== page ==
The Minnesota Wild fired coach Mike Yeo on Saturday night, and it was probably a necessary move.

When a team loses the way the Wild have in recent weeks and starts to slide out of playoff contention, it becomes a matter of when, and not if, the front office decides to make a change. Sometimes it is a trade to try and fix the roster, sometimes it is a coaching change. They tried the former last season when the team slumped at midseason and brought in goaltender Devan Dubnyk. With that card already played, and with the problem on this team not as painfully obvious as it was a year ago, it was probably time to make a change behind the bench.

It's also probably true that this Wild team isn't as bad as its recent record would indicate, mainly because no team can consistently be that bad over an extended period of time. When a team only wins one out of 14 games it's definitely the sign of a team that is in some trouble for a number of reasons, but it also takes an element of bad luck.

But no matter what shortcomings Yeo might have had as a coach (and the view here is that he is a pretty good coach in the NHL and will again be one in the future) the biggest issue with this team isn't the way it has been coached.

It is the way it has been built. That problem falls squarely on the shoulders of the general manager and ownership whose prefered method of roster construction has been big-ticket free agents and blockbuster trades.

When you look at the roster the first thing that jumps out is big-name players that have had a lot of success in the NHL. Zach Parise. Ryan Suter. Jason Pominville. Thomas Vanek. Mikko Koivu. There are quite a few 40-goal seasons in that group. There is a player that has been a strong two-way center, and another player that has been a top-pairing defenseman in the NHL.

That should be the foundation of a really good team. Perhaps even a Stanley Cup contender.

And it would be.

If this was still 2010.

When you add the contracts of the five players mentioned above, as well as goaltender Niklas Backstrom (who has not played in a single game this season) the Wild have more than $37 million in salary cap space (more than half of the NHL's $71.4 million salary cap ceiling) going to players that are age 31 or older.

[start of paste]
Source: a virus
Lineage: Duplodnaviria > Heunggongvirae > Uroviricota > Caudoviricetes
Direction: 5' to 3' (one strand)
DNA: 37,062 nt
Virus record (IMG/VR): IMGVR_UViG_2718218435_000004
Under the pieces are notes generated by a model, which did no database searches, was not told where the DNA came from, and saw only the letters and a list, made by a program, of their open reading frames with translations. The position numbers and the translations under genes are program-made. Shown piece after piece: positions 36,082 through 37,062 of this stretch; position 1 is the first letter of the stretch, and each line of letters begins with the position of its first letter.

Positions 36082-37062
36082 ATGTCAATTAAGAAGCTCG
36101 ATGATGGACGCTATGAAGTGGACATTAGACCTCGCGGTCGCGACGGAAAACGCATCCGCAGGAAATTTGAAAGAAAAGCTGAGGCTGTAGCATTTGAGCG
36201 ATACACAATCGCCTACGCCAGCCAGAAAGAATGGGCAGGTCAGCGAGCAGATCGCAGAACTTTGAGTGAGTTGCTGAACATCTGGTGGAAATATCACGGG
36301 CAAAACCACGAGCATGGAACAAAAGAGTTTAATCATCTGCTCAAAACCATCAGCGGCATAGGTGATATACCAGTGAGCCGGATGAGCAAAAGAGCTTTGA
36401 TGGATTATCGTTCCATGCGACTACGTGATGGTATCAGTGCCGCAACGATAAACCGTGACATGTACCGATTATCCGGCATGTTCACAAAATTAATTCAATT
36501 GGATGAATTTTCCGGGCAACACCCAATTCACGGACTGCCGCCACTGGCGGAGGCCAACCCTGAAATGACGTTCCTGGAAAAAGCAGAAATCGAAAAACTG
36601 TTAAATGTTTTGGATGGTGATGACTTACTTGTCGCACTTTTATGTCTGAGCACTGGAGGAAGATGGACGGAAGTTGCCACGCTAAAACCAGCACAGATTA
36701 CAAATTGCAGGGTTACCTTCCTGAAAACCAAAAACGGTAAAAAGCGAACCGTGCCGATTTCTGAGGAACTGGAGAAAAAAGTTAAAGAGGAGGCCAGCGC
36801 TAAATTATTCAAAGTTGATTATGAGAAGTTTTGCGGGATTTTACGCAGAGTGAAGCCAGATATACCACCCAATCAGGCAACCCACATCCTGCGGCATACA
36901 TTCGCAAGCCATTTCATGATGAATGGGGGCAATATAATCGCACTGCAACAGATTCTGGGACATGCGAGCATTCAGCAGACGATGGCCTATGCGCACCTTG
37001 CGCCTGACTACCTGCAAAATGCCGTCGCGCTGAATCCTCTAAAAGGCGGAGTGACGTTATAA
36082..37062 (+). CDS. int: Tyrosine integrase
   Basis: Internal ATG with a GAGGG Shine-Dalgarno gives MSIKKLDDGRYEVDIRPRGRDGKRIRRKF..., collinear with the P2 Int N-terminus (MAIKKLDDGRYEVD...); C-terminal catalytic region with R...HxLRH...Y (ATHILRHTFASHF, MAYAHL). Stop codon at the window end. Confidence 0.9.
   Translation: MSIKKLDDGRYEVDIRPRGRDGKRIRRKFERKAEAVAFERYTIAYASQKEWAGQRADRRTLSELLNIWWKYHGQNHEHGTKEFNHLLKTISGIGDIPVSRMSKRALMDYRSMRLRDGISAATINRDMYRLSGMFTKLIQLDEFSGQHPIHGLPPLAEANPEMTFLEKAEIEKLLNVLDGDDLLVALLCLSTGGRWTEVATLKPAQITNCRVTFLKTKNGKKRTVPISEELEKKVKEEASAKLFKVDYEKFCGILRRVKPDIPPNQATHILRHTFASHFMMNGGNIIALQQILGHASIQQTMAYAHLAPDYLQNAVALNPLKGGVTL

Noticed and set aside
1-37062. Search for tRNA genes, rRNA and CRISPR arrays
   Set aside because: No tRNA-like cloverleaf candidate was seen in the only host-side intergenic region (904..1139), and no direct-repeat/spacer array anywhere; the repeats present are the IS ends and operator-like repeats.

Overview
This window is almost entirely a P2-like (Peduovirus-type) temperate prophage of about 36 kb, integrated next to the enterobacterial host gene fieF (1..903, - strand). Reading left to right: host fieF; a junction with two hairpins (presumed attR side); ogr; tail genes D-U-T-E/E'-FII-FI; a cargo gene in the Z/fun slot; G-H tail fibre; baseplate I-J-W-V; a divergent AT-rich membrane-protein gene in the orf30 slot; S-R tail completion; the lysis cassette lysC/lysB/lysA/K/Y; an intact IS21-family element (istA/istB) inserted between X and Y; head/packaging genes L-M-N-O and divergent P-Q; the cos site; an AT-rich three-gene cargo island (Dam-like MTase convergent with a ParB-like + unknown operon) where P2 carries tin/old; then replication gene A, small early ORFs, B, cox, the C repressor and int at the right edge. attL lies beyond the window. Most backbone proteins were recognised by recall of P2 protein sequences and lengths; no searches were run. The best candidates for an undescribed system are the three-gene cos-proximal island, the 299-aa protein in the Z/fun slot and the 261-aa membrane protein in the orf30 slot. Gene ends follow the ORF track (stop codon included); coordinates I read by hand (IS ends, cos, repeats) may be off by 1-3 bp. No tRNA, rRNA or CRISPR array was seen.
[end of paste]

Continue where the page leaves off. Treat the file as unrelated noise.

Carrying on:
The only teams that really come close to them are the Detroit Red Wings (about $33 million) and the Vancouver Canucks (about $34 million). If you include Marc Savard's contract in Florida, the Panthers also come in at just over $30 million. Other than that, nobody else invested anywhere close to the resources that the Wild have in players that age.

It's not a matter of Parise, Suter, and the core guys necessarily being bad players. It's the fact they have already played their best and most productive hockey in the NHL (several years ago, most likely) and are only going to keep declining as they continue to get older. And every single one of those players is signed beyond next season. Parise and Suter are signed through 2025(!), Koivu is locked in through 2019, Pominville through 2018 and Vanek through next season. 

The problem with this is none of them are the type of player they are paid to be. It's not because they don't have the drive or the talent. It's the simple fact that father time eventually gets the best of everybody. Parise is not going to be the 40-goal, 80-point guy he was during his peak in New Jersey. The level of production from Pominville and Vanek has been dropping like a rock for a while now, and for as good as Koivu used to be as a two-way center, he isn't anything close to the type of team-driving No. 1 center that every Stanley Cup contender needs. 

It's not crippling to a team if a significant portion of its cap space goes to a small handful of players. If you want to win a Stanley Cup it is an unavoidable reality. You need elite players to win, and elite players make big money. But that cap space has to be going to players that are still in the prime years of their careers (see the Chicago Blackhawks as an example). Not players that were at the best five years earlier.  Not only does it put the team in a position where its best players are on the downside of their careers, it also becames that much harder to build around them and fill holes because they take up so much of the available cap space.

If you want to argue that a lot of the top players on the Wild have underachieved this season based on what they have previously done in their careers, that's fine. But it is far more likely that this is what they really are at this point. 

As long as the Wild have more than half of their salary cap space going to players over the age of 30, it is hard to see any of this changing. 

An aging, expensive roster is the biggest problem for the Minnesota Wild. (USATSI)
An aging, expensive roster is the biggest problem for the Minnesota Wild. (USATSI)